Nancy Joseph, BSN, RN
Nancy Joseph, BSN, RN
Head Nurse, Behavioral Health
NYC Health + Hospitals/Elmhurst
With a bachelor’s degree in economic science, Nancy Joseph took a somewhat circuitous route to her 24-year career in the nursing profession but she is grateful to the people who inspired her to become a nurse.
“One of my sisters was a nurse and she always encouraged me to become one because I’m very patient and optimistic,” she recalls. “But at the time, I didn’t listen; I never thought about joining the nursing field.”
All that changed when she herself became a patient. “Prior to coming into the nursing field, I was in the hospital after a surgery,” she explains. “I did not receive diligent care, but there was one nurse who really helped me. I was in pain, and even though it was not time for me to receive the medication, still she tried so much to make me feel comfortable. I was touched, and at that time, I said to myself, ‘I’m going to be a nurse just like her.’ After I recovered, I enrolled in a nursing school.”
Now serving as Head Nurse in the Behavioral Health unit at NYC Health + Hospitals/Elmhurst, Joseph says providing excellent patient care is the most rewarding aspect of her career. “There was one female patient who was on my unit about three months, and she was very unstable, agitated, manic and depressed,” Joseph explains. “She knew little English and spoke with an African dialect, but she also spoke French, so I was able to communicate with her. Because of that, she refused to have an interpreter; she always wanted to speak to me. I was very patient and at the time, I spent my lunch time talking to her. Sometimes I used to stay a little more after work just to help her out.”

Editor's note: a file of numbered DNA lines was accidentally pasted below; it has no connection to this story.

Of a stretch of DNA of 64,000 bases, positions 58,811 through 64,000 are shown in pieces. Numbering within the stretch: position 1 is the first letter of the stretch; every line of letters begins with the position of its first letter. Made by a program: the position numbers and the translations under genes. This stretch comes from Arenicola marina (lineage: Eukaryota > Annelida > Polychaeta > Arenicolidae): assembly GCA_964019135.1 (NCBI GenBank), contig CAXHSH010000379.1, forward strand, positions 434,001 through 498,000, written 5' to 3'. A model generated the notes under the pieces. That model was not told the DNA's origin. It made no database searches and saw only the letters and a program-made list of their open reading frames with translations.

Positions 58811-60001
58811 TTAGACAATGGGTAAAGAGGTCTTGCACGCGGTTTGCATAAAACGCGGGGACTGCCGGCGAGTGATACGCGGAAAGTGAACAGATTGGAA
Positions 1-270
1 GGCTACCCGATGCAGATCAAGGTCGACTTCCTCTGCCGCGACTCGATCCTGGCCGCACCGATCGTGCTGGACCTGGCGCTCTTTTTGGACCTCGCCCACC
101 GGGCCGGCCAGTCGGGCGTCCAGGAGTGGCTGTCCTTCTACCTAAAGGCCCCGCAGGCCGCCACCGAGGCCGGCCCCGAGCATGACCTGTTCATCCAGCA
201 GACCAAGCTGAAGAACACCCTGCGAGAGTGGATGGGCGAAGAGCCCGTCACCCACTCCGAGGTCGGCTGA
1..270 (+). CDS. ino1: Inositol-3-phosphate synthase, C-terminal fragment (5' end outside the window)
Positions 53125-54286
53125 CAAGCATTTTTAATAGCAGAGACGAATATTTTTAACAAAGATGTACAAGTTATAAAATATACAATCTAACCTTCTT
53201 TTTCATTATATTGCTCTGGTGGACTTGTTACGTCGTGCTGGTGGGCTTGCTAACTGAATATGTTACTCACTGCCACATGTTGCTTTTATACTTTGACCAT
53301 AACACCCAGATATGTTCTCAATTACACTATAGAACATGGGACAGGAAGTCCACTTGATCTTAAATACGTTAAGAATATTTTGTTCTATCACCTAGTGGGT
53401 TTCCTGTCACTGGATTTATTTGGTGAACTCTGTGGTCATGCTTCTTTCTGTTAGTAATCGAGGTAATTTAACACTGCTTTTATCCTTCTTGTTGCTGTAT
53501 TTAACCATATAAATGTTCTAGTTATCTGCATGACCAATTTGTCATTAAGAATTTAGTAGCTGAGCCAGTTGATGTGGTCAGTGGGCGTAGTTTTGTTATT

“After she was discharged, she sent us a card and chocolate,” Joseph continues. “About 11 months after that, her family came from Africa, and she brought them to see me. They told me that their daughter never stopped talking about me, and how caring I was. They came personally just to say thank you to me.”
Joseph says she believes that all of NYC Health + Hospitals ICARE values are important guiding principles in patient care. “Compassion is most aligned with my personal philosophy and approach to nursing,” she remarks. “The nursing profession is about compassion, caring, respect. By being compassionate I will do my best to supply diligent care for the patient. I will do so by treating the patient with respect and making them feel comfortable.
“I always try to give my absolute best; and always try to care for each patient like he or she wants to be treated,” she adds. “If they cannot tell me, I will care for them like I was caring for myself.”
Looking to the future, Joseph says she feels continuing education will become more important. “I think the nursing profession will transform greatly, with more nurses achieving higher education,” she asserts. “There will be more nurses with bachelor’s degrees, more nurse practitioners, and more nurses who achieve a doctorate in nursing practice.”
Better informed patients will require more knowledgeable nurses, Joseph points out. “With the use of the internet, patients are more informed,” she notes. “Nurses will have to go for higher education. I intend to attend seminars and stay up-to-date with my training as a health professional.”